Elisabeth Fairchild
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by Elisabeth Fairchild

Signet Books
ISBN # 0-451-19029-7
August 1996

Named as one of the "Top Three Reader's Favorites" in the 1996 Under The Covers website awards

What the critics say:

"Gracefully written, tenderly nuanced." -DIANA GABALDON

4 STARS -- "Wrought with exquisite delicacy, this elegantly crafted tale by Elisabeth Fairchild builds to an intense, wonderfully satisfying finale." - Melinda Helfer, ROMANTIC TIMES

4 1/2 STARS -- "Fresh characters, excellent plot and loads of proper Regency fun. I really enjoyed this fun-filled romance." - Laurel Gainer, AFFAIR de COEUR

"Miss Fairchild's new tale... is full of vivid scenes and humor. Excellent auction scene at the end." -MANDERLEY


The sight of Symonds Yat, ocher-tinted, through the lens of his new Claude glass, held Reed spell-bound. Leaning his elbows on the windowframe of the coach he established a foreground on one of the elms that lined the road, carefully framed the copper green glint of the River Wye snaking around the base of the crag and fixed the sky-raking bulk of the Yat itself asymmetrically on the horizon of his view.

"Do you know, Mr. Mollit, I believe the Yat is worthy subject for a watercolor."

"The Yat?" Mollit yawned. Mollit had yawned often throughout the course of his tenure as Viscount Talcott's tutor. He had, in fact, just yawned his way through the wonder of Reed's first Grand Tour of Europe. The man's talent for boredom never ceased to astonish.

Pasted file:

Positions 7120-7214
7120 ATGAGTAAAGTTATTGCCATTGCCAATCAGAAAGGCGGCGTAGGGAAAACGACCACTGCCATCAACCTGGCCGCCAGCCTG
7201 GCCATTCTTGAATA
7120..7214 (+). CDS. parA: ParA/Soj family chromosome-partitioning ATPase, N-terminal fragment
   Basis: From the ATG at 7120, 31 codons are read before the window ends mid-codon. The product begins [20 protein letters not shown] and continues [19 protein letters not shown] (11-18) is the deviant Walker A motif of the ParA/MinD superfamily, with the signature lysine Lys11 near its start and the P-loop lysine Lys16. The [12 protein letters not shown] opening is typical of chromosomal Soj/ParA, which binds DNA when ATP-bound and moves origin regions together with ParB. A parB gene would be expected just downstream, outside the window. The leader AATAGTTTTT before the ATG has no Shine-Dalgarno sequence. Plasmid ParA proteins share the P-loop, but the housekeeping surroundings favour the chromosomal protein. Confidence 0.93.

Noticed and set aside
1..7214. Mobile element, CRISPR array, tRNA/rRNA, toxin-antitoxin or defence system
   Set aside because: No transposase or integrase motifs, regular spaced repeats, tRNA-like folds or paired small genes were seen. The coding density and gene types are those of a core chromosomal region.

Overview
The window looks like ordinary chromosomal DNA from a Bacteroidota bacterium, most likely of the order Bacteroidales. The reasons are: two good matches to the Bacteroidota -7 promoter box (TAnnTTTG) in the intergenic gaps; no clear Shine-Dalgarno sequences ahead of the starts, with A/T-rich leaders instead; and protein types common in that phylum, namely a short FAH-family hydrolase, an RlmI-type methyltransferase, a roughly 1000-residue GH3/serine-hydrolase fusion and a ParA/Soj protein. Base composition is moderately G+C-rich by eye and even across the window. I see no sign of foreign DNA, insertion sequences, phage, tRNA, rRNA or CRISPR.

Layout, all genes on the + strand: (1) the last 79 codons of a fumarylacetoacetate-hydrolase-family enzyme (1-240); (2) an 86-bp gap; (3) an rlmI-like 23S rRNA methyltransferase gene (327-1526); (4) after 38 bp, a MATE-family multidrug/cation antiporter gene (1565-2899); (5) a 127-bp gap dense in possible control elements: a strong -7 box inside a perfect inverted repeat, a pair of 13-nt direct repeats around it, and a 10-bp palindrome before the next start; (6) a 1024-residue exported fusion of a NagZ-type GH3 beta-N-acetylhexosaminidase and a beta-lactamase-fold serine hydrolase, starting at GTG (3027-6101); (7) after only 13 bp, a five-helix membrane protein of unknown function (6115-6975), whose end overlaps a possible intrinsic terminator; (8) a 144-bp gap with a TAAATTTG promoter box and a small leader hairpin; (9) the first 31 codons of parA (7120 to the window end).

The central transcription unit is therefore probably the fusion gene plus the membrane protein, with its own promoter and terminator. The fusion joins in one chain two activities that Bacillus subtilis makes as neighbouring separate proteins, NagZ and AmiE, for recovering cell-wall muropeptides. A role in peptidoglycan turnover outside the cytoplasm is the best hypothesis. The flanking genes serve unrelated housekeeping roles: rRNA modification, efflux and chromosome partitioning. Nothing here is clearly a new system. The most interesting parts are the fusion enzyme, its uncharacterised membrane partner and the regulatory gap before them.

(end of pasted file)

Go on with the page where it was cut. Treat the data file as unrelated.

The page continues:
"Strange how I grew up in the shadow of this crag and never once did I think to paint it. It is only in coming back to it that I recognize it's beauty. Strange! Do you not find it strange?" Reed did not wait for an answer. Any answer Mr. Mollit might make was bound to spoil his mood. Mollit had little appreciation or patience for the picturesque. Reed wondered if any sight had ever fired the older man's soul with artistic sensibility. Certainly none of the wonders they had witnessed in Europe had moved him. Perhaps all trace of the romantic within the man had long since been expelled, along with Mollit's wind, in the exhalation of a thousand yawns.

Teacher-teacher, the clear, ringing call of a tit from the nearest tree, reminded Reed of Megan. Megan could mimic the call perfectly. She recognized beauty everywhere, in everything. He almost expected her to dangle bare feet from the tree as she had once been wont to do. Lord, how she would have been knocked breathless by the sights he had witnessed in Europe! How much nicer it might have been to examine the Sistine Chapel with the Nutmeg open-mouthed with wonder beside him. Instead, he had been forced to endure Mr. Mollit, open-mouthed, but not with wonder.

Reed sighed, his breath fogging the four by five inch glass before his nose, adding a mystical beauty to the four hundred foot crag known as Symonds Yat.

"You do not intend to commit the thing to paper just this instant do you, Master Talcott?" Mollit's raised right eyebrow discreetly expressed his distaste for such a scheme.

"Paint it now?" The idea had definite appeal. Reed squinted at the sky. "No. The lighting is all wrong. Besides, mother would have my head."

"As you say. Shall we proceed?"

Reed directed the coachman, "Drive on until you come to the bottom of the hill. I mean to stop at the rectory."

The carriage lurched into motion before Mollit could contradict him. Reed lunged involuntarily out of his seat his knees banging Mr. Mollit's.